A relationship expert with over 25 years experience counselling couples, individuals and families.

Jill Goldson: Why couples need time apart

Absence makes the heart grow fonder.
Photo / 123RF
Absence makes the heart grow fonder. Photo / 123RF

So after the whirlwind of romance, the exhilaration of finding each other and the excitement at how much you share and think alike, there can often be challenges - and summed up, they are very often about independence and togetherness.

The first sign of imbalance might be a feeling of neglect at a partner's selfishness at leaving you out - or a sense of guilt or resentment and feeling suffocated by the other's expectations.

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Once the balance of independence and intimacy has got out of kilter, then the predictable concerns arise. Typically one partner will report feeling overwhelmed and claustrophobic and the other will report feeling undervalued and neglected.

As always, it is finding the balance between two positions of relating which holds answers to these dilemmas. To be whole, we have to feel autonomous and well as connected. Growing individually within a partnership is a way to keep the relationship healthy and robust. Of course we are all often doing things individually anyway, like working inside or outside the home - so the amount of time to ourselves as a couple might already feel microscopic - and it is this fact - the lean pickings of spare time - which can make it even more challenging to find the balance in your relationship.
How often have I heard anger from one partner that precious spare "couple time" was used up "selfishly" by the other in pursuing their own activities.

It always comes down to a balancing act - and even if that balancing act is about a very slim portion of spare time it still has to be balanced out.

Cherishing and nurturing our relationships means warding off co-dependency - a benign trap of habit which leads to negative feelings such as possessiveness, clinginess or feeling of fogginess about doing anything alone.

Research from the UK has suggested that spending too much time together can change a relationship from an intimate and exciting focus to one of platonic friendship - which can spell relationship problems often described as "we are just friends". Of course we need to be friends with our partners - but in order to thrive, the relationship needs a window flung open - and this window is composed of finding the two ways of relating.

These are about focusing on ourselves and doing the things that provide us with meaning and a sense of expansion away from the relationship on the one hand, then on the other, coming back together to share and to celebrate our intimacy and connection - all the sweeter because there is something new to talk about. All those lovely things that first attracted you to your partner can be so visible again as you enjoy their revitalized energy. Sometimes poetry can says it so well, as with Pablo Neruda: "And one by one the nights between our separated cities are joined to the night that unites us".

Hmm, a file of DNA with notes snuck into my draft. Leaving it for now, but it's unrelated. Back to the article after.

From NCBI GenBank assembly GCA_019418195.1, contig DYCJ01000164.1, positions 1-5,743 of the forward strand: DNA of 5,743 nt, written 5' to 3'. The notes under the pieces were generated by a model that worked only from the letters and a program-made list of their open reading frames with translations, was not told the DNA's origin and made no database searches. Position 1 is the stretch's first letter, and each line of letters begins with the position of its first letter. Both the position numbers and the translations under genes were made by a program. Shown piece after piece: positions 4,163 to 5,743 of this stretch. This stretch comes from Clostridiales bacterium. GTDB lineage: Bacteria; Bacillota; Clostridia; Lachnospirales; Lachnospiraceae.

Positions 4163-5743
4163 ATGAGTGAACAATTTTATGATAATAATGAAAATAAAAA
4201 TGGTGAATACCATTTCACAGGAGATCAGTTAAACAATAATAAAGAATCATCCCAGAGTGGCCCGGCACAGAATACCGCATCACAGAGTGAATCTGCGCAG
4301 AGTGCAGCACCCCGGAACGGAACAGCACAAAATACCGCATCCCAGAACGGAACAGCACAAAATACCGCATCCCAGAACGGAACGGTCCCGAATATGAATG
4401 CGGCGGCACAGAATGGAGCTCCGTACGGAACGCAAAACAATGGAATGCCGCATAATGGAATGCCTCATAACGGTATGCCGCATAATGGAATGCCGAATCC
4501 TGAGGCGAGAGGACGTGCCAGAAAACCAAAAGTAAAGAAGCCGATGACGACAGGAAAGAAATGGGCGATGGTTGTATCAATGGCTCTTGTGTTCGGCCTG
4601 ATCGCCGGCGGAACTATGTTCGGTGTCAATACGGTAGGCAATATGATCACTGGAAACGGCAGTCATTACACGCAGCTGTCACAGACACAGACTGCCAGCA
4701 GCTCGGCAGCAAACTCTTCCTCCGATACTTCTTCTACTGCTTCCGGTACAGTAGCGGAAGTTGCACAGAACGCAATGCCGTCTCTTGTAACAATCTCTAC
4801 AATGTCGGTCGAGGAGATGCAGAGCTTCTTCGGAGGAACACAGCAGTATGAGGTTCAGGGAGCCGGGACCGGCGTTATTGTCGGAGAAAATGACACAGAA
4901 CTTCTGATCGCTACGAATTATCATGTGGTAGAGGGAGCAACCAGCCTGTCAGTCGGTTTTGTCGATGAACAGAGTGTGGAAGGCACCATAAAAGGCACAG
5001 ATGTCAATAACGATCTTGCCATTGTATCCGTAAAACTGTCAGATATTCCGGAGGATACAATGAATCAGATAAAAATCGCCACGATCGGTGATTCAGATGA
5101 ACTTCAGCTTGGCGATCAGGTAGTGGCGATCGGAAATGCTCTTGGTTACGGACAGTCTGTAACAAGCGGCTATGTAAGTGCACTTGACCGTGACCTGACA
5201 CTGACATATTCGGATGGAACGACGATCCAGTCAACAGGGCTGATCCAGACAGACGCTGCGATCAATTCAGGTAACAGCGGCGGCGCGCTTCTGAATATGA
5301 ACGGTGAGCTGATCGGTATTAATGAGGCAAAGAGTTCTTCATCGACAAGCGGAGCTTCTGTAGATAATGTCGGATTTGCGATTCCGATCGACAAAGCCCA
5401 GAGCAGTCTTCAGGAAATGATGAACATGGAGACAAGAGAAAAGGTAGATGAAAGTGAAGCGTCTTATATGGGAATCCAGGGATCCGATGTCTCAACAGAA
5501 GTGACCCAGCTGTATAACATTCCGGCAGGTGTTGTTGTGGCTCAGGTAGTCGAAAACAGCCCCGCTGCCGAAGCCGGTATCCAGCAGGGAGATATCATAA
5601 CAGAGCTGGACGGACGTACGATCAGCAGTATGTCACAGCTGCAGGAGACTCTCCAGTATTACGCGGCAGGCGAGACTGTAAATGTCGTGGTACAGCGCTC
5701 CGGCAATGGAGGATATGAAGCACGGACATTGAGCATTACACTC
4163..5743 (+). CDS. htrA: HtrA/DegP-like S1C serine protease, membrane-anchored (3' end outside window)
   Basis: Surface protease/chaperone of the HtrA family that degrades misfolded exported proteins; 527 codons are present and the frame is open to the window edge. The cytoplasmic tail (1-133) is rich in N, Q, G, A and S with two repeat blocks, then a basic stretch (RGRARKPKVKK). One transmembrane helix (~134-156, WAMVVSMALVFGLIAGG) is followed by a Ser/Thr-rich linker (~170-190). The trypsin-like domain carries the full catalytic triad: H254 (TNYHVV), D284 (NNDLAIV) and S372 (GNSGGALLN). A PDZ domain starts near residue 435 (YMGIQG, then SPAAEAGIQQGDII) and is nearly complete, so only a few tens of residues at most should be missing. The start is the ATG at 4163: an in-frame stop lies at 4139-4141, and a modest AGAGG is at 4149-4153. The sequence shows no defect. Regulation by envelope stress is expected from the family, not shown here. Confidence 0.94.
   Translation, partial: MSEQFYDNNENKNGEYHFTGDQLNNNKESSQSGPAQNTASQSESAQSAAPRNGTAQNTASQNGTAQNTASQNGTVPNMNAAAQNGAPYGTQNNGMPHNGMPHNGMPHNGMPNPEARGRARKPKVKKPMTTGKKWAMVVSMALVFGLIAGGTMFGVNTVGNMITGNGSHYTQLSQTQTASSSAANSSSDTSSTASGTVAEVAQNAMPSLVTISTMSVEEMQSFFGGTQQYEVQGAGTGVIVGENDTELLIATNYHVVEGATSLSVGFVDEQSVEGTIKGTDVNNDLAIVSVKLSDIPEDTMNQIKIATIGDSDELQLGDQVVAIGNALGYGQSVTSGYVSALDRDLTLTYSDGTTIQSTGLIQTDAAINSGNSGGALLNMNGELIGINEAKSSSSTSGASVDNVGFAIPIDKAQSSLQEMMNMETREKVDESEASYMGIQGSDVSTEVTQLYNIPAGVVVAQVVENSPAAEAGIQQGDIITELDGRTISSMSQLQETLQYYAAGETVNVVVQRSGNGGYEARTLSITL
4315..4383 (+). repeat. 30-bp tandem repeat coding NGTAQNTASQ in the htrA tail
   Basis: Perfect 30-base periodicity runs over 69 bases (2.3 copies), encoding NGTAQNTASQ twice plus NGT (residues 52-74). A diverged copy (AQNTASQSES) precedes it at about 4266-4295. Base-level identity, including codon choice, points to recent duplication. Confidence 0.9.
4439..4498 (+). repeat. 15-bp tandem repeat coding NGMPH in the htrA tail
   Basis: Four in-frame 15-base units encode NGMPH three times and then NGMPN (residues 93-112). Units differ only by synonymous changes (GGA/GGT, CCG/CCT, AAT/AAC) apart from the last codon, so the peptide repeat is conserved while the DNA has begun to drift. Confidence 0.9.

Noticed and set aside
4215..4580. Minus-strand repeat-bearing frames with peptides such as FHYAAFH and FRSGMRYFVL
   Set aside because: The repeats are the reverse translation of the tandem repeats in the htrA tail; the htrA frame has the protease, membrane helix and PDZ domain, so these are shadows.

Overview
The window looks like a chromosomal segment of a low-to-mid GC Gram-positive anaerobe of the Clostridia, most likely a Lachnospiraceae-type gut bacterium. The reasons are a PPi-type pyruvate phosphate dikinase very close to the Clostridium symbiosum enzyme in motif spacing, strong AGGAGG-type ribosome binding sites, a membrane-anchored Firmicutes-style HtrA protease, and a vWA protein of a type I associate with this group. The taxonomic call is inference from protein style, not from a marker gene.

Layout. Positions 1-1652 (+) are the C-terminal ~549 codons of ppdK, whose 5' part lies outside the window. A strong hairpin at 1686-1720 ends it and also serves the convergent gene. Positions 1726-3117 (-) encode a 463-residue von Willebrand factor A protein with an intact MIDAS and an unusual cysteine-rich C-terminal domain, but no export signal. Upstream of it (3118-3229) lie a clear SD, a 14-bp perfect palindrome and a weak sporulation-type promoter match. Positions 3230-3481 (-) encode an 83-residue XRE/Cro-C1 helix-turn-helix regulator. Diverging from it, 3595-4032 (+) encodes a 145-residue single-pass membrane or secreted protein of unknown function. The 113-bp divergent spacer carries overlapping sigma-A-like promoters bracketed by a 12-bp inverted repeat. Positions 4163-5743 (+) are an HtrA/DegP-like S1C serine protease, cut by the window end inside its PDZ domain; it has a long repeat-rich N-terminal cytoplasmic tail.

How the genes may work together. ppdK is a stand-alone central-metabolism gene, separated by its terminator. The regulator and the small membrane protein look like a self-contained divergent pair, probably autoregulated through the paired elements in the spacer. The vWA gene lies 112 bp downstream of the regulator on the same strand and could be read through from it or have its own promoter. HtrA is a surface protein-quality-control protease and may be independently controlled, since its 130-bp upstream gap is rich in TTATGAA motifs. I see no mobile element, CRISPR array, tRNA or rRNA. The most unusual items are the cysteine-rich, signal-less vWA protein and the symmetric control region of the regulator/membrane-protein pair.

This advice about letting go and coming together is only of value, however, if there is trust operating in a very robust way in the way you relate. If you are insecure or suspicious or dishonest, then no amount of seeking a balance between autonomy and closeness is ever going to work. Trust is the cornerstone of the health of your relationship. Trust is also about hearing and being heard and making agreements, which spring from good intent and care about individual and relationship health.

So instead of a feeling of dread about raising your thoughts about that weekend away, consider that it is quite possibly exactly what the doctor ordered. Embrace the opportunity to farewell your partner and the opportunity in turn, to be the one to be farewelled. Look forward to the renewed energy in your partner, which is generated by time out. Watch it add value to the daily interaction between the two of you. Keep it fair and balanced and it will add to the quality of your love and intimate interest in each other.

And don't forget to block in planned time out for the two of you as well.

- www.nzherald.co.nz

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A relationship expert with over 25 years experience counselling couples, individuals and families.

Jill's fascination for what makes us tick stems from sheer bloody-minded curiosity and a genuine desire to see people live healthy, happy lives. Born in Manchester, the award-winning family and relationship counsellor moved to Auckland when she was nine. Being the middle child of an immigrant family she was neither the oldest nor youngest child, neither a Pom nor a Kiwi. This kicked off a lifelong fascination with how people can make sense of transitions and how uncertainty can be turned into a greater understanding of ourselves and of those who push our buttons. Her career has spanned more than 25 years, and seen her working for the Family Court; in hospitals; universities; aboriginal training programmes, inner London social work practices, and now–her own private practice in Auckland. Whether she's counselling everyday Kiwis, highly paid power couples or the children of Bengali immigrant families, Jill has an inherent ability to tease out what's really going on in people's lives, and strategise to improve the situation, whatever that may be. • Jill Goldson is a Family Dispute Resolution mediator and counsellor, and Director of The Family Matters Centre in Auckland.

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